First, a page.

“It has been said that sex is only 10% of a good relationship and 90% of a bad one” (Kappas, 2010). While Dr. Kappas, a noted Marriage & Family Therapist as well as a pioneer in hypnotherapy wasn’t likely the first person to make this observation, he felt strongly enough about the comment to open an important chapter addressing sexual performance with it in one of his many books. Dr. Kappas went on to say that “sex problems can destroy a relationship more quickly and easily than any other kind of difficulty.”
For women perhaps the most typical sexual issue for which they seek hypnotherapy is for the inability to lubricate or achieve orgasms during intercourse. Additional issues may include vaginismus, an involuntary spasm of muscles making penetration difficult, or dyspareunia which is painful intercourse.
On the other hand perhaps everything seems to work fine every now and then. The issue is that she just isn’t interested very often and doesn’t know why. She may have been referred to as “frigid” or other terms, but in fact she may be surprised to find that she has a three day cycle and that this is perfectly normal for her. In fact a cycle such as this is an identifiable trait, and can be as applicable to males as well (Kappas, 2010).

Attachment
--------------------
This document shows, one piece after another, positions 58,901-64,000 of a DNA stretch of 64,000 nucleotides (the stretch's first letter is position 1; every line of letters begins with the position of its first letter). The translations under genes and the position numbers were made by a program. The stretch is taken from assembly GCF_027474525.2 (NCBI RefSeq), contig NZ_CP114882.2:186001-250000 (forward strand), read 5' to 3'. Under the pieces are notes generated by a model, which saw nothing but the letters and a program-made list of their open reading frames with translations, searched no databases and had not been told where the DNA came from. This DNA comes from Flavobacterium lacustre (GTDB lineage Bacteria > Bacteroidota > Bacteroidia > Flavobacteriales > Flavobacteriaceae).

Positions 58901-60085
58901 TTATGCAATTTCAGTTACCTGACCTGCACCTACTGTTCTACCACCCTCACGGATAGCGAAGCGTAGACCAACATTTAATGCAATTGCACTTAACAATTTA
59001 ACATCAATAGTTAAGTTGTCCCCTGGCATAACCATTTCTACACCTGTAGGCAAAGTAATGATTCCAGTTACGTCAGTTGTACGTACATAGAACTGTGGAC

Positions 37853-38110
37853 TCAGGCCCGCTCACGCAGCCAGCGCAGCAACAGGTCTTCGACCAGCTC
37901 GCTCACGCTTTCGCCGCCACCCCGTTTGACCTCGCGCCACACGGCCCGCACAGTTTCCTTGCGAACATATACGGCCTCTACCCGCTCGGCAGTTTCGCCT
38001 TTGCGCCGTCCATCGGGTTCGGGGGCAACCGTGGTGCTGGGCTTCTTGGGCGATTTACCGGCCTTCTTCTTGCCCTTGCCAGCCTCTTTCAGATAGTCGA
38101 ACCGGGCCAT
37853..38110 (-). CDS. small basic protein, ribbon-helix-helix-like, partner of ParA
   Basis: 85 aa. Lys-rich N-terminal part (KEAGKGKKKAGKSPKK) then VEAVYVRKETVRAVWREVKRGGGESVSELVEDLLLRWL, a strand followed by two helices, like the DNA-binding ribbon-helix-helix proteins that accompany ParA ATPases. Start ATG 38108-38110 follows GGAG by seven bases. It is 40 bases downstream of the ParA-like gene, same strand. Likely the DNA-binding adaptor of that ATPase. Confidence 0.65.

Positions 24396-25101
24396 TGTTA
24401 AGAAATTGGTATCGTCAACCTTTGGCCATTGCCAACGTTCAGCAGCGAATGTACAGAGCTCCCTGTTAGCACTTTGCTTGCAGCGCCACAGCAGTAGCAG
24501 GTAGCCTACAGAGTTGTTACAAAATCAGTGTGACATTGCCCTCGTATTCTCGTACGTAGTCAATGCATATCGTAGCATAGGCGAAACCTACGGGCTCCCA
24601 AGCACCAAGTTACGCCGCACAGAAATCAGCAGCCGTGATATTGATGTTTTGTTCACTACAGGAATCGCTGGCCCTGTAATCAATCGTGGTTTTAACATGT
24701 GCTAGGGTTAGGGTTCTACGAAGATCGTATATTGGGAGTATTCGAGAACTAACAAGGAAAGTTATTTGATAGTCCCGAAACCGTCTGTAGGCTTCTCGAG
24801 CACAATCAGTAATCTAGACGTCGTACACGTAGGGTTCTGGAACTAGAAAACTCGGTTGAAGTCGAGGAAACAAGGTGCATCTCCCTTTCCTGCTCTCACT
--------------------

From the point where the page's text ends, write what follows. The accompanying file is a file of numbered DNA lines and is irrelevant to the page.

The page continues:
For men the typical problems include impotence or the failure to be able to attain an erection on cue. Additional issues or concerns include premature ejaculation, or ejaculatory incompetence.
Obviously in situations such as these an examination by a medical doctor is the prudent move, as there could be underlying pathological or other issues. Afterward assuming the doctor finds nothing contraindicating such, prescriptions such as Viagra are often offered and may resolve the issues. Other times, they either may not work, or not work well. The following example of such an instance is from a case study published in “Psychotherapy Networker:”
The first three times Alex took Viagra, it worked as promised. “Whew,” Alex thought., [sic] glad he hadn’t raised this touchy issue with Lorraine, his wife of 28 years…